This coming Saturday, Oct. 19, marks the 20th anniversary of my first mastectomy after being diagnosed with Stage 3 breast cancer.

A large, cancerous tumor had been growing in my left breast for years. Because of dense breast tissue, it went undetected, in spite of regular checkups, self-exams, and mammograms. Cancer cells had even migrated to my lymph nodes.

Romans 8:28 talks about “all things work together for good.” I’ve clung to that verse as I’ve written about cancer and some of the other trials I’ve dealt with over the years.

As a 20-year cancer survivor, I’d like to share portions of an article I wrote about my first radiation treatment:

Halfway between my eight chemotherapy treatments, I underwent radiation five days a week for several weeks. I called it my radiation vacation.

As I prepared for the treatment, I was apprehensive. I quickly discovered that uncertainty fed a lot of my fears. I had no idea how my body would react to radiation, and I imagined the worst.

As it turned out, the procedure wasn’t as terrible as I feared, and I encountered few side effects.

Earlier, a mold was made of my breast area to help pinpoint the regions to be radiated. A technician marked several places on my chest with tiny dots of permanent, blue ink to help direct the radiation beams. “I’m 54 years old and getting my first tattoos!” I exclaimed.

I prided myself on maintaining a upbeat outlook during my initial rounds of “chemo,” so I was surprised when I suddenly had a huge pity party, and I was the only guest.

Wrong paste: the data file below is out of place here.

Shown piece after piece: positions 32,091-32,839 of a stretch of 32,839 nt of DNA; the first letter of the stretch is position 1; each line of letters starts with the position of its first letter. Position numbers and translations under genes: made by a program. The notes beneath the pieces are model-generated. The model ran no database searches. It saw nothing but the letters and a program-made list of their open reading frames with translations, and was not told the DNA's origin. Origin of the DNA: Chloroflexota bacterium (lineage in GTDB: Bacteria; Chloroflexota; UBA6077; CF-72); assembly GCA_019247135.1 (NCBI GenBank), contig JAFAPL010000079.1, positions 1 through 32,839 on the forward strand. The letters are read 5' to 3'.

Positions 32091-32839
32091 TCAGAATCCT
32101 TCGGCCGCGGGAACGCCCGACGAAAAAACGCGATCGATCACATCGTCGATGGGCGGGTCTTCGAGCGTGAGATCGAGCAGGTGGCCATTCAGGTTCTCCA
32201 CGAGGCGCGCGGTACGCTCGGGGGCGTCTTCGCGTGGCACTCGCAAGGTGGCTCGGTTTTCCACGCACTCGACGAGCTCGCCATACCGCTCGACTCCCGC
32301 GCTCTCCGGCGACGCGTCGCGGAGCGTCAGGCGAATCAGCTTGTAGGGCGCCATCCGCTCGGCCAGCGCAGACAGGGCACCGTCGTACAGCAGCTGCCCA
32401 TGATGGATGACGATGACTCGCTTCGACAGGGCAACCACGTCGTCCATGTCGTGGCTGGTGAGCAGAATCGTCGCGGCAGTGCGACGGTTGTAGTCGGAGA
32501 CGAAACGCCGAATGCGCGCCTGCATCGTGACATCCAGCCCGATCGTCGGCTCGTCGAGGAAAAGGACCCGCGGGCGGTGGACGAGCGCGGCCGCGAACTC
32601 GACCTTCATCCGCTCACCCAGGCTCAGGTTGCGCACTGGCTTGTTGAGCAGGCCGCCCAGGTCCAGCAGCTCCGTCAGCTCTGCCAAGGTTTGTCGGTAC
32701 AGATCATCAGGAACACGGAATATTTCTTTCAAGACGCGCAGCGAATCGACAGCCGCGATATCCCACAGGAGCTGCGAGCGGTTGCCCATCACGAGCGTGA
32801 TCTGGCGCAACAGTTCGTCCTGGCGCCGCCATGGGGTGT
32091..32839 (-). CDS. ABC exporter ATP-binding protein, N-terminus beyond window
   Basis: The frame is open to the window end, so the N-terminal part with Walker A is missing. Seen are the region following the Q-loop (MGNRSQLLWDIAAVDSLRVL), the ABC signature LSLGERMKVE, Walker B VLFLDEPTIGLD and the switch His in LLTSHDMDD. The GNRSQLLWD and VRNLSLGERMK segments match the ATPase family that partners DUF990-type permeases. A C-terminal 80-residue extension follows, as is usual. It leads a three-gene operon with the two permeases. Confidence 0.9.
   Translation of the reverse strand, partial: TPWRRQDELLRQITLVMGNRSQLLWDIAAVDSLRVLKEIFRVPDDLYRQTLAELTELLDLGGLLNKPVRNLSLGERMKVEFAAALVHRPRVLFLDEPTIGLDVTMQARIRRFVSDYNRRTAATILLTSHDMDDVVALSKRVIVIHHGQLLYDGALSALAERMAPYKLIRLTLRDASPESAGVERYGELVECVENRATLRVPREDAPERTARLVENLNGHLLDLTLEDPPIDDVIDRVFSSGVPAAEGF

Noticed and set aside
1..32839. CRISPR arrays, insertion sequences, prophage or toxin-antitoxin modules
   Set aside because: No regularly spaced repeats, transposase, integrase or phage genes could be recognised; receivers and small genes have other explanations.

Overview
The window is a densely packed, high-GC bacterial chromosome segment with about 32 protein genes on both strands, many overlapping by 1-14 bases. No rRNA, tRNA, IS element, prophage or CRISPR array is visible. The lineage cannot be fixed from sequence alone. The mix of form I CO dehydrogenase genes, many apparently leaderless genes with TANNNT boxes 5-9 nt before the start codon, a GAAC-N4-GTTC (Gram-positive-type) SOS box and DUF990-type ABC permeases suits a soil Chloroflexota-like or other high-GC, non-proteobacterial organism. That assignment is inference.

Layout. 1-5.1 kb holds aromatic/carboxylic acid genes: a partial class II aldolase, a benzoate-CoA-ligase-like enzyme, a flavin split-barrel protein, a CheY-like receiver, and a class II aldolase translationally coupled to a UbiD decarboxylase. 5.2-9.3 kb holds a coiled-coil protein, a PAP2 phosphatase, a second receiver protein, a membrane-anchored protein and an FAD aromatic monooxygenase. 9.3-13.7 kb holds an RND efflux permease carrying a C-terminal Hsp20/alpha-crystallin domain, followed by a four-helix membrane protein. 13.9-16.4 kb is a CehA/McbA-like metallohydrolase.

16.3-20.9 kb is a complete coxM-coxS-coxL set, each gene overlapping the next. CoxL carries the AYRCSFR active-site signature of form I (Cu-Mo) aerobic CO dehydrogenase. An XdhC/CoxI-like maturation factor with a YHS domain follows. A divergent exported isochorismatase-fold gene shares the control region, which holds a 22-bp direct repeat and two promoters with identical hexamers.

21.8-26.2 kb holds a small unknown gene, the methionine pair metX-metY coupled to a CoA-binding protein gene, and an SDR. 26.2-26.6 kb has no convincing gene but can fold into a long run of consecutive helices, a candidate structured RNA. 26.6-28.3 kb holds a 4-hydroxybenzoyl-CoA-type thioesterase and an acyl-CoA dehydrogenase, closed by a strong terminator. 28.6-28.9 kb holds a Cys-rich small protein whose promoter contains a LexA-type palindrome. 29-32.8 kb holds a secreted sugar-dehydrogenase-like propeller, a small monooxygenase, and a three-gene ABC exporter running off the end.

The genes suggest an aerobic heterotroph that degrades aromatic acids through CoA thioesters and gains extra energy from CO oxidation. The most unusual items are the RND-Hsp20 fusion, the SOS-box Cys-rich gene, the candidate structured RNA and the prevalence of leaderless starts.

As I settled onto the treatment table, the technician ‘adjusted’ the medical equipment before leaving. Glancing to my right, I could see people seated at a console behind a protective window to monitor the procedure.

“At least, they’re safe from the radiation,” I sarcastically thought.

I looked straight ahead, my mind spinning. I was having a bad day and wasn’t a ‘happy camper’ when I entered the hospital.

I had to lie motionless, on my back, on top of the hard table. As I focused on the fact that no one else was in that sterile room, tears began filling my eyes.

I felt totally abandoned. As a widow, there was no husband to hold my hand and walk me to the door of the treatment room. There were no family members waiting outside that door, and no medical workers standing at my side as the procedure continued. Poor, poor, me.

I looked up and, suddenly, there it was. On the ceiling directly above my prone body was a bright, red light emanating from an X-shaped opening. Upon closer inspection, I realized the opening was actually cross-shaped. A red cross hovered just above my outstretched body. That’s when tears of joy, not sorrow, trickled down my face.

I wasn’t alone on my breast cancer journey. As long as I leaned on The Great Physician and embraced His comforting presence and endless love, I never would be alone.

Leanne Lippincott-Wuerthele, a native of Milton, who has lived in Minnesota and Iowa, has been writing Sunny Side Up for about 40 years. A graduate of Milton Union High School and Milton College, she has written four books. She has two children, three stepchildren, and a blended family that includes 11 grandkids.

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